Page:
So I can't say that I would advocate for any of the ways I think it does, I feel like very behind on everything. And I feel like, I'm letting things drop here and there. And I'm trying to settle into this, like, I honestly just trying to breathe through those moments and say, You're, you're just gonna do what you can do today. And it's okay. And even if you feel like you could have been way more productive today, like, we're still living through a pandemic, you're fine. That's I have myself over and over. And like, I've also had this, I don't know if this is good or not, but I've had this feeling settle over me. And it's allowed me to be like, bolder in my actions recently, where I'm just like, Fuck it look around, like, what does it what is like any of your concerns about how you might come off, or like all those things that kind of like, hold us back, I'm like, fuck doesn't matter. Like, this is not an act now. Or like, what you may not have your so just go for it. That attitude shift plus just being like, I'm gonna just get what I need to get done until I spend some time with my kids and just have a little fun this evening before our heads hit the pillow. Like, that's just what drives me every day. So like in terms of how am I going to sustain it for the future? I think I had you know, you on a, on a training with you. And you had mentioned something about the way you kind of like, arrange your days around, like, we don't take meetings with new people on certain days and things like that. I tried that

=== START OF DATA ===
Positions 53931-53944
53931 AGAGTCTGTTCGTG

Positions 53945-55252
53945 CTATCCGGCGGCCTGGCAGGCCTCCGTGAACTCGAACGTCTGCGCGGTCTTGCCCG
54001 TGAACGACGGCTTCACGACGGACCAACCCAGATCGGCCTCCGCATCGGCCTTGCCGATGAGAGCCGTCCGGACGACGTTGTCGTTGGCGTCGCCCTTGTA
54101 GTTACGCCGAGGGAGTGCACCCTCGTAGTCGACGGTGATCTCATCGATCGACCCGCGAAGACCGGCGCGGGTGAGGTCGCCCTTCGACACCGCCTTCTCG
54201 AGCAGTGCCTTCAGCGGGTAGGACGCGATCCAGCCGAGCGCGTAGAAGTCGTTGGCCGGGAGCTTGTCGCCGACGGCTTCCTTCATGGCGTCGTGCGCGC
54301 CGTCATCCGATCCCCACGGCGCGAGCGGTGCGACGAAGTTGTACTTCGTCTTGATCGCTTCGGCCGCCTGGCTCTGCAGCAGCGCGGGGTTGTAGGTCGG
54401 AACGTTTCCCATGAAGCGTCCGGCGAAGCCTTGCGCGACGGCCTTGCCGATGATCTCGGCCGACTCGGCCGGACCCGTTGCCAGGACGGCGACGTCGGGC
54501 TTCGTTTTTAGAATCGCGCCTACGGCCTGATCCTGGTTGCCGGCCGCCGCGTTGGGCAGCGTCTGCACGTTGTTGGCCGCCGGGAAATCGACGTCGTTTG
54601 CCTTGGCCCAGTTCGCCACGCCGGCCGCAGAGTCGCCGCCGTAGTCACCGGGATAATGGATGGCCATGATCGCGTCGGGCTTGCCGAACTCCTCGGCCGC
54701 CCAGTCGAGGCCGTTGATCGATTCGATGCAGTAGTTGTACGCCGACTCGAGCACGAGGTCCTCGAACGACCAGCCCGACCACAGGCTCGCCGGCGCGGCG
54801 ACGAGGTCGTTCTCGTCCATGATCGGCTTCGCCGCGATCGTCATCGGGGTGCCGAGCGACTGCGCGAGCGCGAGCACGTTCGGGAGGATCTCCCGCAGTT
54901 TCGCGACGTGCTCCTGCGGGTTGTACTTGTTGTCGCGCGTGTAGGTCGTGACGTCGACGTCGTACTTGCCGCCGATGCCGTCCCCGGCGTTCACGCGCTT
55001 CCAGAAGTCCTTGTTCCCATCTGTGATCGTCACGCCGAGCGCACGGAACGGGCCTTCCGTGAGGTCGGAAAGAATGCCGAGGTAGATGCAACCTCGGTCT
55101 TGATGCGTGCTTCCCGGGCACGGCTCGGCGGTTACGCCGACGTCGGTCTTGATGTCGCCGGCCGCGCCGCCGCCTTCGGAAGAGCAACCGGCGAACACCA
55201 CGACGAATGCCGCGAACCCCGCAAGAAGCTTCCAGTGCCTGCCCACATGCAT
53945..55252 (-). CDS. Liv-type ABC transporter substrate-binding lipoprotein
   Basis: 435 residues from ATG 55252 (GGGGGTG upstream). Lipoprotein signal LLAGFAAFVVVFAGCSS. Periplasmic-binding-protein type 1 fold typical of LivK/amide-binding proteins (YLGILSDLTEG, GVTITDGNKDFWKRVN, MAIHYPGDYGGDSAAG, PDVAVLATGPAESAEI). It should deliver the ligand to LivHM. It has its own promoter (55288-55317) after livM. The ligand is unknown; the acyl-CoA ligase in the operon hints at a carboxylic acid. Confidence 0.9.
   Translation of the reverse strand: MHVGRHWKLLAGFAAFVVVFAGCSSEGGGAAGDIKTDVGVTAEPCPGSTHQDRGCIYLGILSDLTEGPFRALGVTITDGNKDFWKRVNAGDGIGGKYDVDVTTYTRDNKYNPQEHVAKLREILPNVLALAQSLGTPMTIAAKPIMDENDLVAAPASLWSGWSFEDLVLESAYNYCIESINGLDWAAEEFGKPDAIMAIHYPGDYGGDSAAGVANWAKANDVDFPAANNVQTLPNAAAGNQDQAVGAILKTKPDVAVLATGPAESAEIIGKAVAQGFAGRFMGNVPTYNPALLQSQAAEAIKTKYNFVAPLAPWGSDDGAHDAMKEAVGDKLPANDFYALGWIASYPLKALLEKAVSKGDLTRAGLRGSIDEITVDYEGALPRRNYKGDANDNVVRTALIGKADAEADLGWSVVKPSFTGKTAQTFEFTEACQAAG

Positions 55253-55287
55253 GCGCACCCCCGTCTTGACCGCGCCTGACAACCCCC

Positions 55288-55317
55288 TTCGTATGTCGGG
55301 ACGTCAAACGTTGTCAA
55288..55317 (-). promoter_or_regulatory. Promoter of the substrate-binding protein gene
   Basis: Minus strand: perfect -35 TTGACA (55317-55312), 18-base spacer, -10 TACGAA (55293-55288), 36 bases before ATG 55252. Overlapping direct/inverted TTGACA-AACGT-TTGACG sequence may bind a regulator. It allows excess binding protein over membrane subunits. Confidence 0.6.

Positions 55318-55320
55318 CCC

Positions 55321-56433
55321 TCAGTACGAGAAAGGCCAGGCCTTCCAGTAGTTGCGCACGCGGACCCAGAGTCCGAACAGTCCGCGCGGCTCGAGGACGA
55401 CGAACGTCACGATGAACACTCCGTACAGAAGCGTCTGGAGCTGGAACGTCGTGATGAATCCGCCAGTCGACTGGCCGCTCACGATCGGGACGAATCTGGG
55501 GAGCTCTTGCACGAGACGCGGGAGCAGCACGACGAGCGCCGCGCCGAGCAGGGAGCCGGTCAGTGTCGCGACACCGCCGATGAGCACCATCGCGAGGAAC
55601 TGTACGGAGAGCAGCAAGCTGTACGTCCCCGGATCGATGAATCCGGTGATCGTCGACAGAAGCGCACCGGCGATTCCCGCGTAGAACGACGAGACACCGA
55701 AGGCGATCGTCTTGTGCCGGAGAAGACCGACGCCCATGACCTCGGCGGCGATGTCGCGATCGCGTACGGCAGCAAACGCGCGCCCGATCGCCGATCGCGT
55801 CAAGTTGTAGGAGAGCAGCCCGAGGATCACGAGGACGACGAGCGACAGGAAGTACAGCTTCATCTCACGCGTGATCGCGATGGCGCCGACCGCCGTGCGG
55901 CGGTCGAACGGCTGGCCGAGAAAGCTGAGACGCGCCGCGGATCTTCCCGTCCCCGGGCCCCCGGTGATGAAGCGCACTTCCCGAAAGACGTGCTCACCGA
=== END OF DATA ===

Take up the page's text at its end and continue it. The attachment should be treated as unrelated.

Unknown Speaker 22:37
for UK people we know, yes, I was
Unknown Speaker 22:41
great at that. And it was going well, and then it just all went shit. And so I'm trying to like I do think though, like I felt at my best and my most like able to think like not just react to be really proactive about the things that like the visions that I have the things I want to do when I was doing that and like build that time in. And I think that's the way to go. I'm not doing it well, but I do think that's what needs to happen.
Unknown Speaker 23:01